COD chairman: Enrollment, presidential search among top issues

 
 
Updated 4/26/2019 5:32 PM
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  • Frank Napolitano

    Frank Napolitano

The newly elected chairman of the College of DuPage board of trustees says declining enrollment and the search for a new president are among the top issues facing the school.

Frank Napolitano was unanimously elected to lead the panel that oversees the Glen Ellyn-based school during an organizational meeting Thursday night.

Napolitano had served as acting chairman of the board since mid-January, when Deanne Mazzochi stepped down from that position. Mazzochi, who is a state representative, resigned from the board Feb. 21.

"I appreciate the board having the confidence in me to continue in this role," Napolitano said.

Two new trustees -- Annette Corrigan and Maureen Dunne -- were sworn in at the start of the meeting. Before their election in April, both said falling enrollment is a challenge.

More than 26,000 full- and part-time students are enrolled at COD, but there were 29,108 attending the school in spring 2015.

"I definitely think the enrollment is the biggest area of improvement for us," Napolitano said.

He said COD can attract more students by continuing to offer quality programs and "fantastic opportunities."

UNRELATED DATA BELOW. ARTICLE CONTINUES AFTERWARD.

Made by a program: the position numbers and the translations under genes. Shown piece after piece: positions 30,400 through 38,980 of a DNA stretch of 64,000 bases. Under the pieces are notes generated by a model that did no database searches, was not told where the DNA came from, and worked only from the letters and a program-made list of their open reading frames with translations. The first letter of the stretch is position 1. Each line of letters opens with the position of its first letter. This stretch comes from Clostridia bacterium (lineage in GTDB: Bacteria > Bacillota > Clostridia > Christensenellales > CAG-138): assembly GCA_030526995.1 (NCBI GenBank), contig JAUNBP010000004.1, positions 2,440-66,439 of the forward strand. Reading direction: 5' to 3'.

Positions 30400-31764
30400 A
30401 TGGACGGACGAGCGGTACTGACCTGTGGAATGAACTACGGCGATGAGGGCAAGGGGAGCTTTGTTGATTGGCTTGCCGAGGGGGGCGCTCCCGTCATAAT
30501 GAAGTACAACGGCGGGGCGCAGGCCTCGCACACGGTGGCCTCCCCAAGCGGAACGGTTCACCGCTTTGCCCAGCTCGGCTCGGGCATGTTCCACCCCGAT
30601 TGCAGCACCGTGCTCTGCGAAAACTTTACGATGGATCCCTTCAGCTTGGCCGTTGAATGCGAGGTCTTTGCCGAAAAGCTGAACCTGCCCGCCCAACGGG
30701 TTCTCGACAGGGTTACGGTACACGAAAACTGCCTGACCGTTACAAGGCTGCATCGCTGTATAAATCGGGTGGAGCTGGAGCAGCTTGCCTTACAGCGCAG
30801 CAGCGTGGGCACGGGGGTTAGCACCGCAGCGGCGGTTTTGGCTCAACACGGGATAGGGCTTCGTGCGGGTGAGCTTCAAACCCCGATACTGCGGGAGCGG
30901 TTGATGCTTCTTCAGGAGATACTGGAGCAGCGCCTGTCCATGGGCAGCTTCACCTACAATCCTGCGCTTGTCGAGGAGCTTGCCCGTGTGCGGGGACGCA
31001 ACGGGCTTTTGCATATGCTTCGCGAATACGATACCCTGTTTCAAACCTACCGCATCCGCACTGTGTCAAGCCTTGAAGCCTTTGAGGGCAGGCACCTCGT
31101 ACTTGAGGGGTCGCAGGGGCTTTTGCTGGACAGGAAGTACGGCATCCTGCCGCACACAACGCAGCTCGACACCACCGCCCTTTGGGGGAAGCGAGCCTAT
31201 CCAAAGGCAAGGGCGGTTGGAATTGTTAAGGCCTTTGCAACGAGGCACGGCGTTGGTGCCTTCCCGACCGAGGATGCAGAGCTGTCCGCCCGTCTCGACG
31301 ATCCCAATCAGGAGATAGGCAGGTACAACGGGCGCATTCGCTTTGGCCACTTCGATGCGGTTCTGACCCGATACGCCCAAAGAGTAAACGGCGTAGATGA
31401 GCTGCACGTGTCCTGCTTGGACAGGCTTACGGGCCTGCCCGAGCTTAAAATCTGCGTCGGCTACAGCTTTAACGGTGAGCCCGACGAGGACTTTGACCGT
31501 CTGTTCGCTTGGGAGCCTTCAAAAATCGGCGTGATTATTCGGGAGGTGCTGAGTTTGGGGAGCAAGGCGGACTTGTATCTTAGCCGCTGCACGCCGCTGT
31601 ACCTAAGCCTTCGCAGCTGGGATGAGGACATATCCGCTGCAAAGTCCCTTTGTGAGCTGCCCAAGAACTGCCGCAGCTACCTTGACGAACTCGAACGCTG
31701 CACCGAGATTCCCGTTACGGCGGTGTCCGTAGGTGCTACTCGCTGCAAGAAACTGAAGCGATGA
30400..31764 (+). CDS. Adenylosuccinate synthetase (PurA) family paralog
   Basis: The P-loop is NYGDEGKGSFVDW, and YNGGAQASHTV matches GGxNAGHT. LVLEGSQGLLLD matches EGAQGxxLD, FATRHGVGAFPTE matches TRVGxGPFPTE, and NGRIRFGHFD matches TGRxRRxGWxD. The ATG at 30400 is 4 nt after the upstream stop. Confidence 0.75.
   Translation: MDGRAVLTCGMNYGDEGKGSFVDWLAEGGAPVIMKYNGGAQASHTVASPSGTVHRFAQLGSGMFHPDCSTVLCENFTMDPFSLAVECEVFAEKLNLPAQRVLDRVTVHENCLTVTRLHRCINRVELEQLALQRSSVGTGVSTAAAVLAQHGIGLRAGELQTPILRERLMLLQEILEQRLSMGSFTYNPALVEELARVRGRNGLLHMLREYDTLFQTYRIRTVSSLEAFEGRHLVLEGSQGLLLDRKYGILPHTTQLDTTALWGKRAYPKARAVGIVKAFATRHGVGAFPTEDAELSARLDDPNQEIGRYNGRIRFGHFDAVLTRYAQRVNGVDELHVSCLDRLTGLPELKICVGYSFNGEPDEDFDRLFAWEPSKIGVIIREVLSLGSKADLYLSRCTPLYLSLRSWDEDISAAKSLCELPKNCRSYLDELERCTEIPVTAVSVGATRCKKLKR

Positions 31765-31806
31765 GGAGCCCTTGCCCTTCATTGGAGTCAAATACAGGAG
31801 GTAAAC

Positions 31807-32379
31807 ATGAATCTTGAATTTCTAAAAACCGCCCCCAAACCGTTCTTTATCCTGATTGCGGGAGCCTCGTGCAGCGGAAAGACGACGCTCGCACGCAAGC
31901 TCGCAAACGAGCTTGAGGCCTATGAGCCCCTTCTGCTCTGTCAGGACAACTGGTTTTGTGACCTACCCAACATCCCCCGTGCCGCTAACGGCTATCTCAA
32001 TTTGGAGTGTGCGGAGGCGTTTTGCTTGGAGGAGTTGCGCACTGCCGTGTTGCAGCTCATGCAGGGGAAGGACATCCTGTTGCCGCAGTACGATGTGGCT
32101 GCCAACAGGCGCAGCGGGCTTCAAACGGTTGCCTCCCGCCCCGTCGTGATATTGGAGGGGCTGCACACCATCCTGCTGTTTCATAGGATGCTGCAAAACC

"I think the college has a unique opportunity to lead among other community colleges in the state because we have such a broad offering of curriculum and continuing education," Napolitano said.

He said Corrigan and Dunne both have "some great ideas" to improve enrollment.

Dunne, for example, said programs need to be designed to provide students with the skills they need for jobs that will exist in five or 10 years. In addition, she said, there are opportunities for COD to offer more online classes.

Corrigan and Dunne also said the school should offer more programs for students with developmental disabilities.

Napolitano said another important issue is the search for a new president.

Members of COD's search committee are scheduled to meet behind closed doors Saturday at a Lisle hotel to interview candidates, Napolitano said. The panel then will make a recommendation to the board of trustees.

Trustees are expected to meet in closed session Monday to select the finalists.

The names won't be made public until all of them are contacted and asked if they want to remain in contention. Napolitano said candidates are given a chance to withdraw "because a lot of them hold current positions."

Napolitano said the board is hoping to begin meeting with the finalists in May. Trustees have yet to decide if public forums will be held to introduce the finalists.

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